But Tesla has been selling shares throughout the last six years, including a $193 million sale in 2012, a $313 million offering in 2013 (when Musk invested $100 million), a $652 million sale in 2015, (when Musk invested $20 million), a $2.29 billion offering in 2016, and a $402 million sale last year (when Musk kicked in $25 million), according to securities filings.
Tesla has raised money in the stock market as it burns through cash, something that has worried investors. Last week it said it expects to spend less than $2.5 billion in 2018, far below the $3.4 billion it spent last year.
Musk buys stock periodically, too, most recently adding $25 million shares in June after the company laid off workers.
Tesla bought Solar City, another Musk project, in 2016, sending the carmaker's shares tumbling. But they have risen 77 percent since the end of that year.
And on Tuesday, just before Musk tweeted that he was considering a take-private at $420 a share, word came out that the Saudi sovereign wealth fund had put $2 billion into the company.
So why is Musk complaining?
His claim that Tesla is the biggest short in the history of the stock market — which he reasserted in a blog post Tuesday — could be defended for the U.S. market but not globally. Tesla is the largest short in dollar-volume of U.S. stocks right now, at $13.1 billion, according to research by S3. As recently as June, short interest was $13.9 billion, the largest of a U.S. stock since 2016, when S3 started keeping the data for the entire market.
But globally, Alibaba is the current leader, with short interest roughly double at $23.4 billion.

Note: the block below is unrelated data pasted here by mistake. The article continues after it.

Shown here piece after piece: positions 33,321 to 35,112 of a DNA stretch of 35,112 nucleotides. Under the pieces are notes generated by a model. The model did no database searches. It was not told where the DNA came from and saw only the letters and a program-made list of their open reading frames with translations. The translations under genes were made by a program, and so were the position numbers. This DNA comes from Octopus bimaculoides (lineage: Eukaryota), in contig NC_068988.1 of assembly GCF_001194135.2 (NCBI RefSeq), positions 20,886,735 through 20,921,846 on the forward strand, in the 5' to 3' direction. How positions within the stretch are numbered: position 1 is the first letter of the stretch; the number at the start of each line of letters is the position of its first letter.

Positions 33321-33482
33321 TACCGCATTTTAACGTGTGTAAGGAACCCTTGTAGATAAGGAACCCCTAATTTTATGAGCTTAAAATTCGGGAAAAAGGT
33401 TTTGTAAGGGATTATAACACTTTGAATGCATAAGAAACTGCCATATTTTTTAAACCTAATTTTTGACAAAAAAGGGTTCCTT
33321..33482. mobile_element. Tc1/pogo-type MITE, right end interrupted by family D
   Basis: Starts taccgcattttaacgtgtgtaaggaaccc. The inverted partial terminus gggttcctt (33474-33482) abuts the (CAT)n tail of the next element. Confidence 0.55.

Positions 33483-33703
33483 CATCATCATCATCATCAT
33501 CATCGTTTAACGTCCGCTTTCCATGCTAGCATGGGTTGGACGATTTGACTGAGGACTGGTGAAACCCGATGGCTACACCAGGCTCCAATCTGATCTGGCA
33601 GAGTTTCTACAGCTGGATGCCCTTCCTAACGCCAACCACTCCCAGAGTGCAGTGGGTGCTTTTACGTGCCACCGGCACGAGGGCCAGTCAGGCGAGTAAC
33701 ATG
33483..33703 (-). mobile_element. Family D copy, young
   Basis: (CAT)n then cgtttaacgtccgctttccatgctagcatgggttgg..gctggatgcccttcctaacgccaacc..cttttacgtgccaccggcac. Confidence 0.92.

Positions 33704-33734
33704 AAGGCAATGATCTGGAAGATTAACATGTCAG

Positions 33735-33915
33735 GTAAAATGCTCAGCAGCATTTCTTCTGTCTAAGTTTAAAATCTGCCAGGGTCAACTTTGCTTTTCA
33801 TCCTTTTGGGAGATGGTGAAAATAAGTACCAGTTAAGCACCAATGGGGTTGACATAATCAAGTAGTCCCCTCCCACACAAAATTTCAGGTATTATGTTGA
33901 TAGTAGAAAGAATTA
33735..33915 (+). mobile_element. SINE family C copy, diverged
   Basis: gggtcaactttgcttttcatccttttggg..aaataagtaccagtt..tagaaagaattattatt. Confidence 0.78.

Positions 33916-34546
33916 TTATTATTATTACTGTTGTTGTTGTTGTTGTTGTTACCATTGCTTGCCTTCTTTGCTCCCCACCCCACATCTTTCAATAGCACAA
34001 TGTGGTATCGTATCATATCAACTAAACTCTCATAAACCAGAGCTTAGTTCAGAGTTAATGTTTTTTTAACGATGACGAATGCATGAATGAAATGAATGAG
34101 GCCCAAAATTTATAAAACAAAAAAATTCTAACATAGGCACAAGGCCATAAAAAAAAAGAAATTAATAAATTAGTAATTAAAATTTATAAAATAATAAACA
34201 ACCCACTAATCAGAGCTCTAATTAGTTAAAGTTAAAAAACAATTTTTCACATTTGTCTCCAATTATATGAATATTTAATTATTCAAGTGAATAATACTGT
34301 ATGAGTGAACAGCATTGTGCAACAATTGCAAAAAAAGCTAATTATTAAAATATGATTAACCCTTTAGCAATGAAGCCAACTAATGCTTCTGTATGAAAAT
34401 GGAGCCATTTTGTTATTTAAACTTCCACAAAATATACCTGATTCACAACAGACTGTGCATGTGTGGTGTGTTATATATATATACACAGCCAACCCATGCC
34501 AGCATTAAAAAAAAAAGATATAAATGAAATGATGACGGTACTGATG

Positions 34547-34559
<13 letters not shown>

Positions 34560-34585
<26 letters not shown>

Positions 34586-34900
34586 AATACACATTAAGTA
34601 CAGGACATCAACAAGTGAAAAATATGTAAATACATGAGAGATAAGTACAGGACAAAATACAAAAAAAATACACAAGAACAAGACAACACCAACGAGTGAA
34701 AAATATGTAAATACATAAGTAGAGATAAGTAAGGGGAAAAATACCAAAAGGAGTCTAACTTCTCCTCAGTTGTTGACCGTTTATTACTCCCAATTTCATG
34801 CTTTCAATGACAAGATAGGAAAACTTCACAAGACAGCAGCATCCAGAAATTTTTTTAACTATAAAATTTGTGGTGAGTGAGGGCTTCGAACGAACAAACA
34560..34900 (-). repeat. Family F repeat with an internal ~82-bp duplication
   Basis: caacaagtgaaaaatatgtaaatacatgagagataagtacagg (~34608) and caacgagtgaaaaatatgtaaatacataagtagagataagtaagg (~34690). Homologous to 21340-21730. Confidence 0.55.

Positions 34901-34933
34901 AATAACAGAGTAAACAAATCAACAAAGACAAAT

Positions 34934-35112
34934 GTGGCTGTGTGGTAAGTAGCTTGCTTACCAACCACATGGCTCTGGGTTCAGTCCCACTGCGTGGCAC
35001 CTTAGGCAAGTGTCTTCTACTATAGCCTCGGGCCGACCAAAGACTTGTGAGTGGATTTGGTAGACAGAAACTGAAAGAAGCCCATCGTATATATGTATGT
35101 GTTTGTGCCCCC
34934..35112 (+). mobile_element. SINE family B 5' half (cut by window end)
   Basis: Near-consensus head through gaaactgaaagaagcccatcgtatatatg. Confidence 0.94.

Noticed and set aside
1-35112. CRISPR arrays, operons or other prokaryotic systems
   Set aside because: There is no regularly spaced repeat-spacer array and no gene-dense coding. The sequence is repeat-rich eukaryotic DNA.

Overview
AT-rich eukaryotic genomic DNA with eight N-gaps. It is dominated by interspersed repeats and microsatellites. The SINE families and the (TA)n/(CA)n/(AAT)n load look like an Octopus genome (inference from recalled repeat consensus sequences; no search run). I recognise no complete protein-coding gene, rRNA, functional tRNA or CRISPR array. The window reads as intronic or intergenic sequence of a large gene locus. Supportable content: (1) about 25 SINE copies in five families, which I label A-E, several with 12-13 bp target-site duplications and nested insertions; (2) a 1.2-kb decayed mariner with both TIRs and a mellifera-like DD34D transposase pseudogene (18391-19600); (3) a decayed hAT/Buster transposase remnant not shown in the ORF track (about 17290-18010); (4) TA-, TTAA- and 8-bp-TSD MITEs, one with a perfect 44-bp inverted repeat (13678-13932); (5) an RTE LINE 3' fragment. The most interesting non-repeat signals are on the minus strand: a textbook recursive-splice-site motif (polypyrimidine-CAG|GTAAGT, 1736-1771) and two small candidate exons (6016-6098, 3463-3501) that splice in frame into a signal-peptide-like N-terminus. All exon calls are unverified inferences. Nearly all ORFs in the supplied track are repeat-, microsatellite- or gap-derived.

And in terms of percentage of shares sold short, Nasdaq's leaders are Sirius XM Holdings and Advanced Micro Devices, according to Nasdaq data. Tesla ranked 27th as of July 24.
Musk can claim at least partial victory against his critics, according to S3, which calculates that Telsa short sellers are down $3.2 billion so far this year and $6.6 billion since 2016.
Bernstein analysts raised the question in a note on Wednesday of who would be willing to buy Tesla at $420 when the stock isn't even trading above $400. A take-private of this size might need more than $60 billion of financing. Aside from the Saudi Arabia investment fund, Tesla's other big holders include China's Tencent, with a 4.9 percent stake, and some mutual fund companies.
Softbank's $100 billion Vision fund is one possibility, Bernstein notes. But CNBC reported Wednesday that it recently invested $2.25 billion in GM's self-driving car unit, and isn't involved in Tesla.
Six members of the Tesla board issued a statement on Wednesday that said, "Last week, Elon opened a discussion with the board about taking the company private. This included discussion as to how being private could better serve Tesla's long-term interests, and also addressed the funding for this to occur. The board has met several times over the last week and is taking the appropriate next steps to evaluate this."